December 5, 2012


(For the last 6 years or so we, the members of the Albany peace community at the peace vigil in front of the State Capitol building, have been handing out a flyer with an excerpt of Enid Dame's "Holiday Poem" on the Wednesday vigil closest to Christmas.  This is the text of the complete poem.)

Make your own holiday, I want to say
forget the scolding billboards      the feverish malls
the glittering tinsel      the hard and soft machines      the guilt.
Forget Santa Claus in his red suit
(it was blue in Yugoslavia,
a country that has fallen off the map).
Forget the gross national product forget      Wall Street      the rising market.
Make your own bread rise in your oven.
Make up new recipes.

Make your own candles, I want to exhort.
Make those bees work overtime!
The past glimmers seductively     that happy safe radiant place
where snow wrapped the village in angelhair
and Grandma’s cranberries winked like rubies.
They own it now    the conglomerates     the CEOs     the dream dealers.
They sell it back to us in bits and pieces.

They’ve downsized our fantasies.
They want us all wrapped snugly in electric blankets
dreaming the same-colored dream
while the locked-out people, who can’t afford dreams,
play with matches down the street.

Perhaps I shouldn’t say a word.
I’m a stranger in this culture.
In the milltown, the stores dazzled us each December.
Red electric bells sang on every corner.
Mothers and neighbors swung through the streets
gathering, gathering
Lionel trains     toasters     perfume     doll furniture     bedroom suites.
(My father the radical worked overtime
offering, offering
smiling, accepting greetings for a day he had no part in,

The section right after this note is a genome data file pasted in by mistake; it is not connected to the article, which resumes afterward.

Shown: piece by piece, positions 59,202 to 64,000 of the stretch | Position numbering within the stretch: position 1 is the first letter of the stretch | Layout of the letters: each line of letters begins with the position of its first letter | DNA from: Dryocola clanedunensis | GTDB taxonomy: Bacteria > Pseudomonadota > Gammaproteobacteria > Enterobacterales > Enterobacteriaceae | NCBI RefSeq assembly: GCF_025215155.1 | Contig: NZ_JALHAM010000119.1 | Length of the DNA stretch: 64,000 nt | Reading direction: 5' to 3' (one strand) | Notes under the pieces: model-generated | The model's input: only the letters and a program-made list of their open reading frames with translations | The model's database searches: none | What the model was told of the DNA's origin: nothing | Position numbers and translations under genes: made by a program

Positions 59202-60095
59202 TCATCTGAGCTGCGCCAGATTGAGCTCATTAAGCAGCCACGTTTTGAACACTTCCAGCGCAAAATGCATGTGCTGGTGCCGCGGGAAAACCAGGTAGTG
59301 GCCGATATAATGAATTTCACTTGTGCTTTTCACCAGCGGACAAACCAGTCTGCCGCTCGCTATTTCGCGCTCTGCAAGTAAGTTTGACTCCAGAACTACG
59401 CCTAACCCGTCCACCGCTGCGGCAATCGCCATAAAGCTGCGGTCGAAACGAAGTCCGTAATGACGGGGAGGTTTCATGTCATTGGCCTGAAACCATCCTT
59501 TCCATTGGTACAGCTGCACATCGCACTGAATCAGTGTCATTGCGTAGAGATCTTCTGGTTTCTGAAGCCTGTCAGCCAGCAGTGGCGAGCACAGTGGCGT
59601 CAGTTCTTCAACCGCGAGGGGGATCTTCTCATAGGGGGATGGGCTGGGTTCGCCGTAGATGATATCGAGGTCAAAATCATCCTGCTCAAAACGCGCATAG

coming home exhausted after all the bells winked out.
We lit small candles     made pancakes     hung stockings
Santa Claus, my mother allowed     but no Christ child     no pagan tree.
We weren’t extremists.)

My mother the 30s radical
trapped in the 50s in a house too small
for all her talents – even her talent for sorrow –
told me, “Don’t buy me a holiday card.
Why make the card company richer?”
I thought of making my own     pulled out paints
too messy     too lazy     too undextrous     I grew discouraged
Hallmark could do it better! I
gave nothing at all those years.

But this year, in the diminishing ‘90s
when all the old hopeful flames have guttered out,
as the century melts down like a candle to a small hard nub,
when too many of us are locked out of our stories
in this dark cold overworked tunnel of time,
I want to give something back to the universe:

I want to be politically correct
(or incorrect, depending upon your viewpoint).

I want to say, Let’s make a feast,
a feast of candles     a feast of languages
Let’s celebrate each other’s Gods
(and dreams and histories). Let’s sit down and listen.
Let’s do Christmas     Hanukah     Kwanzaa     solstice
Let’s invite Buddhists     Muslims     Hindus     secular humanists     anarchists     Gnostics.
Late December is a needy time. But
we don’t need the solace of bought objects.
We need each other’s light.

Enid Dame (1943 – 2003) was a poet, writer and teacher. She was born in Beaver Falls, Pennsylvania and lived for many years in Brooklyn and High Falls, New York. Her books include Anything You Don’t See (1992, West End Press), Stone Shekhina (2002, Three Mile Harbor), and Where is the Woman? Letters and Poems from California (2006, Shivastan Publishing), edited by her husband, Donald Lev. Enid & Donald co-edited the literary tabloid Home Planet News. Enid Dame died on Christmas morning 2003.

1 comment:

Cynthia said...

Thank you Dan..we need each other's light!!